I just had three poems published at Eureka Street called ‘Three aspects of Australian racism’, ‘Doing a Bradbury’, and ‘Release the dogs of scorn!’.

Why not have a read? I was quite angry when I wrote two of them, and I think it shows. Some think that poetry is the loser if there’s too much anger, but I don’t necessarily agree.

A very well-balanced type of poem, where everything is smooth and lovely, and where any aspect of the external world that manages to sneak in seemingly exists only for the benefit of the poet, begins to annoy me very quickly. There’s certainly a place for political poetry of the more obvious sort, so long as it avoids rant and cliché. You can comment at Eureka Street, should you feel so inclined.

And here’s a very cool picture of a giant. I’m not quite uncouth enough to make a political statement out of him. Not this week, anyway.

giant-drink-stream

(For overseas readers, the Bradbury mentioned in one poem is Steven Bradbury, who won Australia’s first Winter Olympics gold medal in a memorable way.)

Forty-league boots

We cross the Pacific
leaping between plastic islands.
Great ballooning whales
squeak beneath our soles,
harpooned by our heels.
We  are the waste-walkers —
everyone her own Jesus.

PS Cottier

under-water

So we’re contributing to the flooding of small Pacific nations, while creating huge floating islands of trash. Gives a whole new meaning to the word recycling. ‘We’, in this context, refers to all the industrial economies that refuse to take global warming seriously.

And I know Jesus walked on water, not convenient piles of trash, but it seemed to make a kind of sense.

Tuesday poem: (haiku)

May 29, 2017

clogged bitumen
two wheeled surgeons
arteries open

PS Cottier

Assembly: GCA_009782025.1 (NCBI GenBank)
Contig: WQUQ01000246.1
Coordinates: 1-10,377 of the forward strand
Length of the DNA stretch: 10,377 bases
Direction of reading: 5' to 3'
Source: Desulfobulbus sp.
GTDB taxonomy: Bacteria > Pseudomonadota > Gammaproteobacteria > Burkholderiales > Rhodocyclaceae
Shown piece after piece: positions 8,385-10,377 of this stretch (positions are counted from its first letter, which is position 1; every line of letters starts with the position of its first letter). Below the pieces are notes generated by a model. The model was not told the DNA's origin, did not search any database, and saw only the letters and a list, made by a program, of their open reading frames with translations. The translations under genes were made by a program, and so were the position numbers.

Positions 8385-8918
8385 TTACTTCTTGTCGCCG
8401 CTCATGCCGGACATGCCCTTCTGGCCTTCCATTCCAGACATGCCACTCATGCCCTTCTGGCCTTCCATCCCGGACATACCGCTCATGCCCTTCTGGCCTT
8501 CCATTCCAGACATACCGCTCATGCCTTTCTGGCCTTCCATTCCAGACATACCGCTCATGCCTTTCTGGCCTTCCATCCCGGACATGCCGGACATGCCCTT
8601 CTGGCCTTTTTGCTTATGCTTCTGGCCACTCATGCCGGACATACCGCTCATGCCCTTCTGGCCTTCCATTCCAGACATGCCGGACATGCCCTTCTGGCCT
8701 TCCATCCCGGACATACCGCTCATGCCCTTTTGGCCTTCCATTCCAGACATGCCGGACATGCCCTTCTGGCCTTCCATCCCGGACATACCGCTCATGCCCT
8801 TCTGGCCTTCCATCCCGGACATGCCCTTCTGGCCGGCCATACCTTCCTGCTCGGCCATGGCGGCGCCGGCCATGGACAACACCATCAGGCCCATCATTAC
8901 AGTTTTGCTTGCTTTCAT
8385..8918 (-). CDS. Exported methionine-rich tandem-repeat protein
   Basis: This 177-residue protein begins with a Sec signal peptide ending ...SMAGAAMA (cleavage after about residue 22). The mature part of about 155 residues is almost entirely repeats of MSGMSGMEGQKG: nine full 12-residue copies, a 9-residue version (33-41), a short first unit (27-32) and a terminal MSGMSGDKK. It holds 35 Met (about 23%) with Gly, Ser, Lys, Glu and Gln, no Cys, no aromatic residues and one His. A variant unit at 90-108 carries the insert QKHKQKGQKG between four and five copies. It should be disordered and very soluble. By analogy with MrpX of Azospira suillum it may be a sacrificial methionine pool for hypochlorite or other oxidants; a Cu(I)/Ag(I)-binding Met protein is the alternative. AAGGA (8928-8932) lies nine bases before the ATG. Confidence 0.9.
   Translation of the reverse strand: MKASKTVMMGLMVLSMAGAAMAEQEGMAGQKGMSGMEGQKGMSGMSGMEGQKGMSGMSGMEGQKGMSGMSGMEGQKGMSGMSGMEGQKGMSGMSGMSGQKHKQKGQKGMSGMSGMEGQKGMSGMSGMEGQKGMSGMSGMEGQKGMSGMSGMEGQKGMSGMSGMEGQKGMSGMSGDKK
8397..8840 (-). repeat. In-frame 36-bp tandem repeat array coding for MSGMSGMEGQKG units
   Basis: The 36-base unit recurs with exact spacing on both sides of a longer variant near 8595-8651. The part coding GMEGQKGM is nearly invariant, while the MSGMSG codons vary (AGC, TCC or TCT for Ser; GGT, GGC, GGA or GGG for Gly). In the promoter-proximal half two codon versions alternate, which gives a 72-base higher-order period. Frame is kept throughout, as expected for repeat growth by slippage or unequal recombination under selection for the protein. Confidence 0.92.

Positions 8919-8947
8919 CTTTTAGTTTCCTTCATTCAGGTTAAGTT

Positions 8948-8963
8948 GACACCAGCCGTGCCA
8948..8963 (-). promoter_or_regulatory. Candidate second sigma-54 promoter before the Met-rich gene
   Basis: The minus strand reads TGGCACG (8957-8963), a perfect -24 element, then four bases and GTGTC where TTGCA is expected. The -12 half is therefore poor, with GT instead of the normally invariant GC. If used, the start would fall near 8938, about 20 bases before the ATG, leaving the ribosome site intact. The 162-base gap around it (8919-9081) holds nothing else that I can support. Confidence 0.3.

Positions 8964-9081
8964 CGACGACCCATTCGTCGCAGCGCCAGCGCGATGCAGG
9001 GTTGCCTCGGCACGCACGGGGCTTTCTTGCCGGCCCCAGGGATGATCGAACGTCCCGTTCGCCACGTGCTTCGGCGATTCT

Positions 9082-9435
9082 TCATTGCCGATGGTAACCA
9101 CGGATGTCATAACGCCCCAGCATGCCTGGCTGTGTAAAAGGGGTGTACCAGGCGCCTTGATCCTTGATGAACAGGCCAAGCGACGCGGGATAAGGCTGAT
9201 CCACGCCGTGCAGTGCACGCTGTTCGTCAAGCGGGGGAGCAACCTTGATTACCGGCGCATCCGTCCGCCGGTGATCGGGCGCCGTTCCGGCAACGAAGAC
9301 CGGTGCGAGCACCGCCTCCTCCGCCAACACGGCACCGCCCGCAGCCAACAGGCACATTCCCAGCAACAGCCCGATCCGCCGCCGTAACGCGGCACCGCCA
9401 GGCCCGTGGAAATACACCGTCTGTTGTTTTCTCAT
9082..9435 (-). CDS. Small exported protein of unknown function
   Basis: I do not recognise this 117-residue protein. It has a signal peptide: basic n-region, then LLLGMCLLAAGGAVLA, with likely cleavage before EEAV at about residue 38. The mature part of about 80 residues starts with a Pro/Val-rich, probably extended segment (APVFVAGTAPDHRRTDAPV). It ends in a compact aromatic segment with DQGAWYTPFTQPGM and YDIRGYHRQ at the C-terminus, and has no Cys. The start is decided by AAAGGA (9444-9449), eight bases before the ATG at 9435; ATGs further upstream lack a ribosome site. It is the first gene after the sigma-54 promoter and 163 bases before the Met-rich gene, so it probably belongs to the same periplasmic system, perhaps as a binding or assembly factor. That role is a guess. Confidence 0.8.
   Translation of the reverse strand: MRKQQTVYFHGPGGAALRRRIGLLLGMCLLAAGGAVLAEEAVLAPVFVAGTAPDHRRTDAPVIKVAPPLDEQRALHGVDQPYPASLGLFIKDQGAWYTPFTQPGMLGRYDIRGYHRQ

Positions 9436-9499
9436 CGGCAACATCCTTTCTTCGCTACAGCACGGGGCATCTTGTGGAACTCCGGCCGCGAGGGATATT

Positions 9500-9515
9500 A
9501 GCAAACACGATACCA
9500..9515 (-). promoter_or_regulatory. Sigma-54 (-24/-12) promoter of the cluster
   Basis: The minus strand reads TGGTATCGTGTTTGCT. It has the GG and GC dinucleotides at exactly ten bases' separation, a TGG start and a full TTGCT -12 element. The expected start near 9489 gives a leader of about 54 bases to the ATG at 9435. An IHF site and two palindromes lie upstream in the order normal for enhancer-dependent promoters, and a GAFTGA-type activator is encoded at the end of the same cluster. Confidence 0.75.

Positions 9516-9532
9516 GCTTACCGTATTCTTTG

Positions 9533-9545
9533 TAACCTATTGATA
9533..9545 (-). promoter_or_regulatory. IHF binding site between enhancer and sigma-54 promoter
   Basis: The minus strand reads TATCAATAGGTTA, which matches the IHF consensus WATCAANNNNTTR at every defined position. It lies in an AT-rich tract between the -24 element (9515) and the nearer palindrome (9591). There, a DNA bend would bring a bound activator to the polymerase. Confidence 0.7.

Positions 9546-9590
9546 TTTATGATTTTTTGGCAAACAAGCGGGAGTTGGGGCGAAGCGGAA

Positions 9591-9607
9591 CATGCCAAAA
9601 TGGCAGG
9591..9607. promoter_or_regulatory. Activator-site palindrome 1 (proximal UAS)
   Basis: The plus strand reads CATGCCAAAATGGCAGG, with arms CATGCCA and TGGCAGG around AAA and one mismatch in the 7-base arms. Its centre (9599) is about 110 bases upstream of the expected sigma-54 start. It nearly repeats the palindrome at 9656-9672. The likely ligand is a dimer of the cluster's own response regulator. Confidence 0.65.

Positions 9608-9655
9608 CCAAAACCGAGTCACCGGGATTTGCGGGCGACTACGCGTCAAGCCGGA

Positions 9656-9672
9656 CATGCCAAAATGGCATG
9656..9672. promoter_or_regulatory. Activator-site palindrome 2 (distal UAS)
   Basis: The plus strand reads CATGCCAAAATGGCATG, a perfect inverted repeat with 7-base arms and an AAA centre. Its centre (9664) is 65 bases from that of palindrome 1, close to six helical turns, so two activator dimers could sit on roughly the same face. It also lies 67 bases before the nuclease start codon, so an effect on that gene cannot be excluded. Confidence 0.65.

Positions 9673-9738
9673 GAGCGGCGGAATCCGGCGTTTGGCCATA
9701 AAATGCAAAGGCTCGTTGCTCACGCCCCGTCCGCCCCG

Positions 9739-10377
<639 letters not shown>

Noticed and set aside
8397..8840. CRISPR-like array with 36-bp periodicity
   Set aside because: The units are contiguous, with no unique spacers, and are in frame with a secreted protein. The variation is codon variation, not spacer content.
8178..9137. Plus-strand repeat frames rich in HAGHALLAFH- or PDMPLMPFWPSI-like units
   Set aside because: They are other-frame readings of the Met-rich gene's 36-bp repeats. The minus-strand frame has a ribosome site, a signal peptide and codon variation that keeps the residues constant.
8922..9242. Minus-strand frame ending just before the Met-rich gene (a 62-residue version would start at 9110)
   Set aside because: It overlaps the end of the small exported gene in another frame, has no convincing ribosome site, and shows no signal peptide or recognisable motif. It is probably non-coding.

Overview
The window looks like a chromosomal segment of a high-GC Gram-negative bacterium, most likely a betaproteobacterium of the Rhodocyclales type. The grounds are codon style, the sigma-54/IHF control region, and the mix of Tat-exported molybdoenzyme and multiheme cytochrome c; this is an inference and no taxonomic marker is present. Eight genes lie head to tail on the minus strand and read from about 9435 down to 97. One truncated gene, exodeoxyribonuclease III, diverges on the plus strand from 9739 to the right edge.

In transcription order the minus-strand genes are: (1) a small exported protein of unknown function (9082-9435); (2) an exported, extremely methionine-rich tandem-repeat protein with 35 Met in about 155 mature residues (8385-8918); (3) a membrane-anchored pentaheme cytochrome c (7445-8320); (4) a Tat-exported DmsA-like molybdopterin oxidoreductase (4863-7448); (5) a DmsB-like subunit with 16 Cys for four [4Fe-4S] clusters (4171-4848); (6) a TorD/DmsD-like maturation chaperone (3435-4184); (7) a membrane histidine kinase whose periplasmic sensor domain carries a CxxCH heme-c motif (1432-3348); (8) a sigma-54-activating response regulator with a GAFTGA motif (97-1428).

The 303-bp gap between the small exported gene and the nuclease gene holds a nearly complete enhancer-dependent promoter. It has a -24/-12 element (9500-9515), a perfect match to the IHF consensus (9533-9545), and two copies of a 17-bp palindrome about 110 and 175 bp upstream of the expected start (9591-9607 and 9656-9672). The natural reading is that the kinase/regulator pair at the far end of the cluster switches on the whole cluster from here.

bike stars

That’s my new, very old, bike above. The frame dates from before WWII, I am told, which is quite amazing. Now this bike stays strictly on pavement and bike-path, which is quite possible where I live in Canberra, so it does not slip through cars like a knife at all.

But it looks grey and interesting leaning outside cafés, having had a short rattle. An important thing for a starry bicycle.

bike 2

Anatomical heart

You beat metronomically, ventricles
brassy as tacks, and there is no swish
swish, no frou-frou to disrupt
your carefully boxed geometry.
You have been abstracted, so
as to embody accuracy, but you are the
piece of paper, placed on the chest
of he who faces the guns. Accurate,
to the point of pornography,
no weak slush of blood
no missed, syncopated beat
punctuates your perfection.
Anatomical heart is only a step to the side
of atomic: atta boy! Go fetch energy!
Anatomical love knows nothing of doubt.
Lke a web from that anatomical heart —
anatomy of certainty clutches,
squashing ambiguity. Neurotypical heart,
stomping diverse beats. (Red is red is red.)
O for an autistic heart,
stimming each second,
bloody minded flicker of thought.
Sweet opener of Aladdins of knowledge,
within the chest and also without,
questioning whyer of refusal —
of the one way arteries of thought.

PS Cottier

splanchnography

After a short break, the blog with a big heart is back…

Seriously though, I like this poem more than many others I have written recently, hence my popping it up here rather than hoarding it for a journal.

I don’t agree with a certain trend in some poetry to eschew ideas.  Hence this poem is stuffed with them, even clogged with and attacked by them.

Next week; livers and bright lights.

A limited number of autumns
mulched, or tumbled in a barrel,
spread thin, or just allowed to fall.
The angry man with the blower.
The desperate, toothy rake,
plied like a weapon to hold back
swarming leaves of dragon red.
Carpeting drive and inscribing soil —
the pointed, scarlet letters
of a limited number of autumns.

PS Cottier

leaves and cicada

I belong to the ‘let it fall where it will’ school of gardening, which must frustrate those with gardens that look like they were bought from Ikea and assembled with an Allen key.  There are many introduced species of trees in Canberra, which provide people with the ideal way of expressing their personalities as they battle the leaves.  Or not.